4. Three letters in the correspondence between the parties may be referred to for the purpose of ascertaining whether there is a real defence to the suit. On the same date as the pronote, that is on 9-4-1947, the 2nd defendant writes to the plaintiffs requesting them to pay 10,000/- dollars to Mr. Ben Shulman and stating that he will reimburse the amount as soon as he could arrange it. There is also mention in that letter that the 2nd defendant has cabled that day to open another letter of credit for 10,000/- dollars in respect of an item of machinery different from the one in respect of which the amount of 10,000/- dollars was advanced. It is also indicated in that letter that the letter of credit would be opened in favour of the plaintiffs. On 8-10-1947, the plaintiffs write to the 2nd defendant in regard to various matters, and while referring to the fees payable in respect of their acting as the representatives of the defendants, there is a demand made as to several items and it is stated within brackets that those items are beside 'the US 10,000 dollars payment made to Ben Shulman which was to be included in the general letter of credit covering this press.' It is therefore clear from these two letters that the letter of credit to be issued to the plaintiffs should include these 10,000 dollars, but the question is whether in variation of that arrangement, the letter of credit could be issued for these 10,000 dollars to Ben Shulman instead of the plaintiffs. The defendants say that this change was agreed to and acquiesced in by the plaintiffs. In the letter dated 3-11-1947 written by the defendants to the plaintiffs, there is a reference to the Shulman shipment, where the defendants say:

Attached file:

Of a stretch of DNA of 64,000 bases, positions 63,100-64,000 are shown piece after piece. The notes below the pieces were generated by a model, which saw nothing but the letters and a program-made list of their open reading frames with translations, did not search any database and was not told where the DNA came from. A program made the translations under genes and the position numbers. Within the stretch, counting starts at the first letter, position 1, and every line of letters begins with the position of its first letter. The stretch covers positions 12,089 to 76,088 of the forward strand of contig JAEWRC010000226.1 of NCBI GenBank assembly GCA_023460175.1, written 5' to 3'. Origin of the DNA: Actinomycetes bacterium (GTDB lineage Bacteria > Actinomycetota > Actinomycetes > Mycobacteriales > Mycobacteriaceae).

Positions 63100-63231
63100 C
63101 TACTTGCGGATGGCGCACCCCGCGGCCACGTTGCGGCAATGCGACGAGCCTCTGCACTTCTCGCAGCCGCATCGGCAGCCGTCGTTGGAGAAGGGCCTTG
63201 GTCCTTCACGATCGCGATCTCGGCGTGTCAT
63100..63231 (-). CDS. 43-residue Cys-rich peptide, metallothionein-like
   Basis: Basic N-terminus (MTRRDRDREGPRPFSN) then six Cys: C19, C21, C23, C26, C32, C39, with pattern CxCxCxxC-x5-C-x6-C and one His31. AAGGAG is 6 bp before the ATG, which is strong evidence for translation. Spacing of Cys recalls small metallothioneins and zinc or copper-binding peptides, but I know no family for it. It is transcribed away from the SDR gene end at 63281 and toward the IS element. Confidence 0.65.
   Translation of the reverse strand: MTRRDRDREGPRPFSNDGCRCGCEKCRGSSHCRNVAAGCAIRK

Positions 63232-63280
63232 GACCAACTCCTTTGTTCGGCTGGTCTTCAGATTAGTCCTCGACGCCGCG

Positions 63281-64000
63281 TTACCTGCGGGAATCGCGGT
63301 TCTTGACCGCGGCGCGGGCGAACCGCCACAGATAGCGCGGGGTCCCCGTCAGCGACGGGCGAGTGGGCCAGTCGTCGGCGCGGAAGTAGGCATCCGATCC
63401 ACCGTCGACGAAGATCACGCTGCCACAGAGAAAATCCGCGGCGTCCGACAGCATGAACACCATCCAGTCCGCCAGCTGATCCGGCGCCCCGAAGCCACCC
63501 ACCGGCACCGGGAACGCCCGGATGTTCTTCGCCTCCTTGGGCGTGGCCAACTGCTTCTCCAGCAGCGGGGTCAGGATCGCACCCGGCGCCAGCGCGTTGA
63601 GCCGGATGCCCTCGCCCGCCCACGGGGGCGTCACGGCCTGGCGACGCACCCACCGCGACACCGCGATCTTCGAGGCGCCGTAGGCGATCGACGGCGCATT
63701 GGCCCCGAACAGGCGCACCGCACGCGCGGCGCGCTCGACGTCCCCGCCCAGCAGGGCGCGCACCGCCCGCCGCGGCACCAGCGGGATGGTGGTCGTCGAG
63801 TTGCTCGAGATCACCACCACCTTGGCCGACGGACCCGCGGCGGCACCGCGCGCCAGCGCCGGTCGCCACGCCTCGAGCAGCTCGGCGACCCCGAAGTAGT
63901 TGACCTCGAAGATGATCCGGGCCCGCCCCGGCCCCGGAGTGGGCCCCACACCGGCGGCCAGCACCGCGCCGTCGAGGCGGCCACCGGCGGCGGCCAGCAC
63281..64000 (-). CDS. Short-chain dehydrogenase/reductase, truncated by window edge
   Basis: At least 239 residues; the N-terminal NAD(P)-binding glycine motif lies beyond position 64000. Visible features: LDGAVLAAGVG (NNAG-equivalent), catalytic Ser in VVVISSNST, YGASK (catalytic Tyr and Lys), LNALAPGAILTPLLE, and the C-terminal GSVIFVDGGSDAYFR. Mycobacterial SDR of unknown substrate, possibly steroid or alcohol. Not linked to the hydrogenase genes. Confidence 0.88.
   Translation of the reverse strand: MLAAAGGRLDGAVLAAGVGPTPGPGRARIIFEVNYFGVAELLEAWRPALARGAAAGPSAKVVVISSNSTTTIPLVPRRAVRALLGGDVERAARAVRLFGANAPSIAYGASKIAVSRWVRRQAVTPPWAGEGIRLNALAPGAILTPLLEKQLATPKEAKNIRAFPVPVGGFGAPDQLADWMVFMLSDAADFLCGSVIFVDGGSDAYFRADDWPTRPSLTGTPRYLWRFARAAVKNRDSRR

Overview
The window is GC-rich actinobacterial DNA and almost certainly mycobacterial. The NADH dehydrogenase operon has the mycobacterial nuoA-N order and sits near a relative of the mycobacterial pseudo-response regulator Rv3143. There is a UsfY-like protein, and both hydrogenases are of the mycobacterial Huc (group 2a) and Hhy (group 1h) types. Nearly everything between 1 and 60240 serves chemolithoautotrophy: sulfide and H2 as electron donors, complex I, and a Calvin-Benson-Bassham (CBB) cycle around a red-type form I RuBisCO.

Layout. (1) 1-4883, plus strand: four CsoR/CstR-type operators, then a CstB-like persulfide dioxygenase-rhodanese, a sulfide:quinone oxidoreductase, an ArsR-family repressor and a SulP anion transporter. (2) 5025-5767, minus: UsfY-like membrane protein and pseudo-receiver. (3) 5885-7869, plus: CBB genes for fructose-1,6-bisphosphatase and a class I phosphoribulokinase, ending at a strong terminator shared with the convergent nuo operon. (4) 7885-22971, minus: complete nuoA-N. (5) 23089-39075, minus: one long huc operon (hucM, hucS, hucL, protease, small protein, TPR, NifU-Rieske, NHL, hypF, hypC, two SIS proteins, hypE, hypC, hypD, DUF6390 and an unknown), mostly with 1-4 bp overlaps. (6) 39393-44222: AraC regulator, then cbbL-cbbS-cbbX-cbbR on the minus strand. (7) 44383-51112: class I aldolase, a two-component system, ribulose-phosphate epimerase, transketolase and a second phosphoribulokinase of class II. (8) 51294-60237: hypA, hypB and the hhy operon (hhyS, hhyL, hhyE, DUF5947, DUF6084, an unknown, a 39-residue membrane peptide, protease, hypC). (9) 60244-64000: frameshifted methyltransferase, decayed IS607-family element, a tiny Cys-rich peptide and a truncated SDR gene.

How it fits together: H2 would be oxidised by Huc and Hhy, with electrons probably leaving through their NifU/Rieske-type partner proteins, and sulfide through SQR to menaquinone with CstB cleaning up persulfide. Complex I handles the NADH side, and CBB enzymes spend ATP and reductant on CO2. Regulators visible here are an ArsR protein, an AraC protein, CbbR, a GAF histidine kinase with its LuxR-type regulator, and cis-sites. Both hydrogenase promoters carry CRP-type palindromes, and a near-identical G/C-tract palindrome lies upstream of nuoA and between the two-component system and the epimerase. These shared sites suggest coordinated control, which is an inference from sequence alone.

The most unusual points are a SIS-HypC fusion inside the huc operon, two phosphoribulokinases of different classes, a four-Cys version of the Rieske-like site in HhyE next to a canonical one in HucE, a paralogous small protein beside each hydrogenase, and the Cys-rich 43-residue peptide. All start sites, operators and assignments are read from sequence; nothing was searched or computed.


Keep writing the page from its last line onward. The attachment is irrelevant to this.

'We have taken steps to open the credit for Jackson Ville Press and also for the Steroplant. We have included in this letter of credit 10000 dollars advanced by you to Mr. Shulman for this transaction. We are requesting Mr. Shulman to receive 10000 dollars from the Bank and pay it to you.'
5. There is therefore an intimation at any rate on 3-11-1947 that the amount of the pronote has been paid, though not directly paid to the plaintiffs, with direction to the plaintiffs to receive 10000 dollars from Ben Shulman and a corresponding direction to Shulman to receive the amount from the Bank and pay it over to the plaintiffs.